To facilitate discussion,
In other embodiments, two or more solder reflows may be used. For example between the step of placing the heat sink against the solder paste (step 108) and the step of placing the solder bumps against the mounting structure (step 112) the solder paste may be reflowed to connect the heat sink to the flip chip, so that the heat sink and flip chip may be marketed or provided as a single unit.
The large area of the solder paste connected to the back side of the flip chip and the heat sink allows for a larger amount of heat transfer from the flip chip compared to smaller area connections between the solder bumps and the mounting structure. The heat sink may have various forms. Heat sinks with fins are known to provide improved cooling.
The improved heat transfer provides a preferred embodiment of the invention where the flip chip may be a zener diode and the heat sink may form part of a Positive Temperature Coefficient (PTC) resistor, which is a resistor that increases resistance as temperature increases, and where generally at a certain temperature the resistance greatly increases.
The solder bumps 606 are placed against a mounting structure, such as a printed circuit board or a lead frame (step 516). The solder bumps 606 and the solder paste 608 are reflowed (step 520).
In another embodiment, a first reflow of the solder paste may be performed before placement on the mounting surface. Such a reflow allows the PTC resistor and the zener flip chip to be joined and marketed as a single unit.
In various electronic systems, such as in a battery recharger it is desirable to provide a circuit which causes a circuit to open if too high of a voltage is applied.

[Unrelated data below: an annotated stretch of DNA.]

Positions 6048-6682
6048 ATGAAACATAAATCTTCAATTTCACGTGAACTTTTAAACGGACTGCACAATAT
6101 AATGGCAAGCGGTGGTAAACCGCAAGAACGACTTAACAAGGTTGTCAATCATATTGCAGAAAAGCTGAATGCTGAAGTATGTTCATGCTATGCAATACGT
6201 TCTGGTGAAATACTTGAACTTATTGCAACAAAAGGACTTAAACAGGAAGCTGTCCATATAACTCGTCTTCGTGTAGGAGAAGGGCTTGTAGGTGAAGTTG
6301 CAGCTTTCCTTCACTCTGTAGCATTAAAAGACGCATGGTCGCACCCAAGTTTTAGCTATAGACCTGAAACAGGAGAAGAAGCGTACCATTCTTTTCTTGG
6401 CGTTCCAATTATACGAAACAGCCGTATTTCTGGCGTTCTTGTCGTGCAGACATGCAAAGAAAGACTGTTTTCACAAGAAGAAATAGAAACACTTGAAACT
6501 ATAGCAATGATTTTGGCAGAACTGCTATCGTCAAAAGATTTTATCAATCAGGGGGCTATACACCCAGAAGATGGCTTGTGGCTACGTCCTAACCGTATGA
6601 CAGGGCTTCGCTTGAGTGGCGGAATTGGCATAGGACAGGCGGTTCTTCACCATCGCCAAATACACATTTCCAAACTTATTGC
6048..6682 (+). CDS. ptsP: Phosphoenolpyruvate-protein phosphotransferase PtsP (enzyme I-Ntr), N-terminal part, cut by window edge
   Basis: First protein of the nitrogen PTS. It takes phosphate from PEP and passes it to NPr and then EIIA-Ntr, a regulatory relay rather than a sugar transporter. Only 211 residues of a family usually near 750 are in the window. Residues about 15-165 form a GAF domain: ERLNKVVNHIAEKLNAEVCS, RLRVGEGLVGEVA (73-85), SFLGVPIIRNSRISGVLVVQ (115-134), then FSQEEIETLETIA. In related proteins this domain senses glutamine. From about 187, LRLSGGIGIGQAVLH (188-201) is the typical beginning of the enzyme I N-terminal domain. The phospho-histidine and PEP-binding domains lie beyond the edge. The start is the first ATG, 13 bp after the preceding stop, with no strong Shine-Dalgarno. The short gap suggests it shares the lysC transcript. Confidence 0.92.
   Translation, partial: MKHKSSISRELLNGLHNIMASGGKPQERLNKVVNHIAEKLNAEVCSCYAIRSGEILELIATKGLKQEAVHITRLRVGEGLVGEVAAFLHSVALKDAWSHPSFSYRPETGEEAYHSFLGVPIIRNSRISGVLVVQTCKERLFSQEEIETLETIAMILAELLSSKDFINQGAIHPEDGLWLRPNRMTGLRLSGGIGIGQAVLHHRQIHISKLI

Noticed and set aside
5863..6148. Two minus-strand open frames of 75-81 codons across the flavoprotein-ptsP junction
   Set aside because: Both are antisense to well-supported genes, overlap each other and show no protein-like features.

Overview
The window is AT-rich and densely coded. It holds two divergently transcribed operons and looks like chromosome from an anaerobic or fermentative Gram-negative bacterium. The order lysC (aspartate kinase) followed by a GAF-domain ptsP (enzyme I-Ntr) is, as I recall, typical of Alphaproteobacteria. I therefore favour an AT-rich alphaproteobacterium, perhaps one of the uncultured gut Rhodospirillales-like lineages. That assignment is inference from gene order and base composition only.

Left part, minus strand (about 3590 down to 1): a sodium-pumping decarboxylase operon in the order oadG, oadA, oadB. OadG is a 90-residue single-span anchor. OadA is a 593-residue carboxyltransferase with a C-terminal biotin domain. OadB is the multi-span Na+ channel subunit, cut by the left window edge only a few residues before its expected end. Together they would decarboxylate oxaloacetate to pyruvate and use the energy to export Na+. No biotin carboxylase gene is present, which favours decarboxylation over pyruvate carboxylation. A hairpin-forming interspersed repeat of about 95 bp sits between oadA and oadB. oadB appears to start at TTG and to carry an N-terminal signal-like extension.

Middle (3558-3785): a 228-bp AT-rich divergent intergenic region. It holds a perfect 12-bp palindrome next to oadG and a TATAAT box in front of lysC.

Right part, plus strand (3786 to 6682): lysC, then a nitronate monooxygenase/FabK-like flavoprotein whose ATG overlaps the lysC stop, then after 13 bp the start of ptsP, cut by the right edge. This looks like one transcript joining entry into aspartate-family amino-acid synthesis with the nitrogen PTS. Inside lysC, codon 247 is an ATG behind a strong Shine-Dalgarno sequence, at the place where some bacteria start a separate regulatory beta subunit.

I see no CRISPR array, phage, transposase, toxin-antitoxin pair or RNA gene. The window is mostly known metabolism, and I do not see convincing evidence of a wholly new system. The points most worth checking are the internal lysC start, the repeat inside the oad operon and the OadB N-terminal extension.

In operation, the voltage source 1004 applies a charging voltage across the terminal 1008, 1012. The charging voltage C causes the cell 1020 to charge and produces a current, which passes through the PTC resistor 612 at a low resistance. During normal operation the charging voltage C is less than the reverse bias of the zener diode 604, so that little or no current passes through the zener diode 604. If the voltage source 1004 malfunctions and provides a voltage greater than C and greater than the reverse bias of the zener diode 604, current will begin to flow through the zener diode 604, causing the zener diode 604 to heat up. Heat from the zener diode 604 is transferred through the solder 608 to the PTC resister 612. The heat from the zener diode 604 causes the resistance in the middle layer 624 of the PTC resistor 612 to increase to the point where the circuit is virtually an open circuit. PTC resistors are also known as resettable fuses or self-resetting fuses. When overheated resettable fuses create a high resistance creating a virtual open circuit. When cooled resettable fuses automatically close the circuit. Prior art circuits that do not use a zener diode use the self-heating of the PTC resistor to open the circuit. Such self-heating may be too slow, which could cause damage to the cell and/or circuitry before the circuit is opened. The zener diode 604 causes the PTC resistor 612 to heat up quicker so that damage to the cell and or circuit may be prevented. Since the layer of solder paste between the zener diode 604 and PTC resistor 612 may be relatively thin, heat is able to pass from the zener diode 604 to the PTC resistor 612 quickly, providing a quicker response time. In addition, the first and second flip chip terminals 808, 812, each formed by a plurality of solder bumps, provide a large conductive cross section to allow a large current to pass through the zener diode 604, which allows faster heating of the zener diode 604.